“I am apt to believe that (Independence Day) will be celebrated by succeeding generations as the great anniversary festival. It ought to be commemorated as the day of deliverance, by solemn acts of devotion to God Almighty.”
These are the words Founding Father John Adams wrote to his wife, Abigail Adams, on July 3, 1776, the day after the second Continental Congress voted on a resolution to declare independence from the British.
Today, when you think 4th of July or Independence Day, you think of fireworks, hot dogs, parades, and picnics, or a day off work. What we often don’t take the time to reflect on and be grateful for are the 8 years patriots from the thirteen American Colonies fought tirelessly for one united and free America.
Throughout the course of our great nation’s history, Americans have risen to every occasion. Whether it be tragedy or triumph, the spirit of the American people can be tested, but not broken as proven over time through the conflicts America has overcome.
Many wars have been fought on American soil. From the aforementioned Revolutionary War, to the War of 1812, to the Civil War, a battle almost tore us apart from the inside, but even that wasn’t enough to deter our mission of a free society for all.
We have been attacked by foreign enemies who wish to see a weakened, less free United States. From the day that will live in infamy on December 7, 1941, to the terrorist attacks on September 11, 2001, our freedoms and way of life are the envy of the world, but to some, our freedom of speech, religion and our fundamental rights are a threat.
Most recently we suffered through the COVID-19 pandemic. A deadly disease that shut down the United States and brought an entire economy to its knees.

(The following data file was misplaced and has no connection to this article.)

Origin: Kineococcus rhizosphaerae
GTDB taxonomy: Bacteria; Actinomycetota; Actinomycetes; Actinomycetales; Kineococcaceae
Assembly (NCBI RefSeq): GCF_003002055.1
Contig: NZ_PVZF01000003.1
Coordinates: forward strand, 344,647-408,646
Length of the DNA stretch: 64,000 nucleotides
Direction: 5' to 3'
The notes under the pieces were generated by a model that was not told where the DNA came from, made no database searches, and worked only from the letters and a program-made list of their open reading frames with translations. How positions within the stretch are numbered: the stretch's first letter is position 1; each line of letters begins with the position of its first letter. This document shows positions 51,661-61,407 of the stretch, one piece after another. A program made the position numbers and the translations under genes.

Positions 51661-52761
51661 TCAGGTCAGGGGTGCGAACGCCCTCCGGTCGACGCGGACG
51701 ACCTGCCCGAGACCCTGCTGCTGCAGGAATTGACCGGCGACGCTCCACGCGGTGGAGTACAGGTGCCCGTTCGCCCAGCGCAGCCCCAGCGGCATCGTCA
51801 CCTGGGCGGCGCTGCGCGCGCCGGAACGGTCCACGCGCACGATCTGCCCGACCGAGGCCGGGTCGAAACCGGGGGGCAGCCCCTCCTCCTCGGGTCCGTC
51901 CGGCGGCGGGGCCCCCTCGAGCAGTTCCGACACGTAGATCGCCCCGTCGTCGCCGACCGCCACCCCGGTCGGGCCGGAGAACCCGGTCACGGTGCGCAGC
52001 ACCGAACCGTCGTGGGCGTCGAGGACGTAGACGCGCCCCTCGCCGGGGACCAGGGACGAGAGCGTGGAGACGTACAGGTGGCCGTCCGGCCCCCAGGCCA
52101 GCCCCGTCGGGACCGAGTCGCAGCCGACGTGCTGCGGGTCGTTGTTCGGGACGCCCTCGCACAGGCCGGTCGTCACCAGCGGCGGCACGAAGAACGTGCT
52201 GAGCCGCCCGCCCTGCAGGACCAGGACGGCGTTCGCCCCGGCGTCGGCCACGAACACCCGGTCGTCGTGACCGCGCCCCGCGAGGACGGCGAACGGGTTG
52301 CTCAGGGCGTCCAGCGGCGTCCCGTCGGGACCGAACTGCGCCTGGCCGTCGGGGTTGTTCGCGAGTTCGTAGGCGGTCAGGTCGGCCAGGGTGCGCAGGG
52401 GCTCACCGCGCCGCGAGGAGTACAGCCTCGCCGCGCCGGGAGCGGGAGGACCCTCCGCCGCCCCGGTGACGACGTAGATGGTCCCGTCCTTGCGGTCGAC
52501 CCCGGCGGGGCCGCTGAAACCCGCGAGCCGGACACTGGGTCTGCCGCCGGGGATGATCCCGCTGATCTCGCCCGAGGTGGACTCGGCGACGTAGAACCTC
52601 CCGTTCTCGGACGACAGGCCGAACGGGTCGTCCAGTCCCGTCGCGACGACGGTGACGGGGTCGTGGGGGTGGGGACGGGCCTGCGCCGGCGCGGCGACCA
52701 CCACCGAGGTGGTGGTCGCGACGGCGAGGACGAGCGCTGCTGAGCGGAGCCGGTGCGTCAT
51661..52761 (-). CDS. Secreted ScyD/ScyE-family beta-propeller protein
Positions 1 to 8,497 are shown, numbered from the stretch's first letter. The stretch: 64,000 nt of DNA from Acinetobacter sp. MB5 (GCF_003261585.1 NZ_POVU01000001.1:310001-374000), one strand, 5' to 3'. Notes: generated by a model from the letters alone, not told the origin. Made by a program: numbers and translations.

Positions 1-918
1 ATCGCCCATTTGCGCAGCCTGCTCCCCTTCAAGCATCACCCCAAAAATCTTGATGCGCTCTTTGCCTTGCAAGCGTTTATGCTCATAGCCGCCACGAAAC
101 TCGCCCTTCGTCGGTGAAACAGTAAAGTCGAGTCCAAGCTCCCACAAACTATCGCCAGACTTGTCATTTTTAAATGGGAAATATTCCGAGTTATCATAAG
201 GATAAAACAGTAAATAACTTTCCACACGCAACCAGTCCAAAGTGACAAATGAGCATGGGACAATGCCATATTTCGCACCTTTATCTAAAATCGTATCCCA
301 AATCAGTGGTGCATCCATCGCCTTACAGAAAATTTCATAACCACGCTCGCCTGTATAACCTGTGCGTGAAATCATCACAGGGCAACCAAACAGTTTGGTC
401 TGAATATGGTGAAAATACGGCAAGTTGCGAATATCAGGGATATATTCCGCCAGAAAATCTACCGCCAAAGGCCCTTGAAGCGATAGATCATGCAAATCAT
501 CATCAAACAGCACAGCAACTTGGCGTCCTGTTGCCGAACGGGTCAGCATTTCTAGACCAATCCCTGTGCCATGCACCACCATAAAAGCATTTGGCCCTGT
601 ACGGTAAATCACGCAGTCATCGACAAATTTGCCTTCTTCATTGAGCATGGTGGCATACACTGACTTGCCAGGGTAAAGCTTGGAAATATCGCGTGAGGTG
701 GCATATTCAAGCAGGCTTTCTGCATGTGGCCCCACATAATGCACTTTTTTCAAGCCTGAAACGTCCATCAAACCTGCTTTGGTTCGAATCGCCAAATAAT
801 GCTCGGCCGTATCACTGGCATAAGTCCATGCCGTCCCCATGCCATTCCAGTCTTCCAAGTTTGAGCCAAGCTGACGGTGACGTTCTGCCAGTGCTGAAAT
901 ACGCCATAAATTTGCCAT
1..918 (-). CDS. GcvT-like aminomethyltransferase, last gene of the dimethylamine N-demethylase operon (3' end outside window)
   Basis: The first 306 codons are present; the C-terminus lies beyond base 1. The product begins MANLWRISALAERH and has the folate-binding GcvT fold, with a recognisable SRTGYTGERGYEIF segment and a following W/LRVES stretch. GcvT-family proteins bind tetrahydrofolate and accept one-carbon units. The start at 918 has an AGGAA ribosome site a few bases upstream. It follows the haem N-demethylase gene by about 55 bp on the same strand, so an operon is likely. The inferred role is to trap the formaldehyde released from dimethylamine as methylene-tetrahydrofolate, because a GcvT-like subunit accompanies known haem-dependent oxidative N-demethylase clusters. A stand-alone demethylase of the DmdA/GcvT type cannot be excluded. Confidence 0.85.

All of these have two things in common; they tested the resolve of the American people and they failed to change our standing as the freest country in the world.
We must not forget where we came from to understand where we want to go.
When I see athletes, most recently a United States Olympian, protest the National Anthem I am reminded of a quote from Governor Ronald Reagan in 1967:
“Freedom is never more than one generation away from extinction. We didn’t pass it on to our children in the bloodstream. The only way they can inherit the freedom we have known is if we fight for it, protect it, defend it, and then hand it to them with the well fought lessons of how they in their lifetime must do the same. And if you and I don’t do this, then you and I may well spend our sunset years telling our children and our children’s children what it once was like in America when men were free.”
Those who show no respect for our nation show disrespect for those who fought to protect us, and those who continue to fight to keep us safe domestically and abroad.
On this 4th of July weekend, it is my sincere hope that we remember those who came before us, those who paved the way for the next man or woman to take full advantage of what the United States can offer anyone regardless of sex, race or ethnicity.
Two-hundred and forty-five years ago, the Founding Fathers set out on a mission of freedom. Freedom to believe what we want, speak how we feel, and the freedom to choose. It is our duty to carry these same principles forward for our country which will cease to remain free if we allow outside influences to dictate changes to our core principles.
“But if we are to be told by a foreign power what we shall do, and what we shall not do, we have Independence yet to seek, and have contended hitherto for very little.”
This quote by George Washington still applies today, proving that while the United States has led the world, we still have more to do.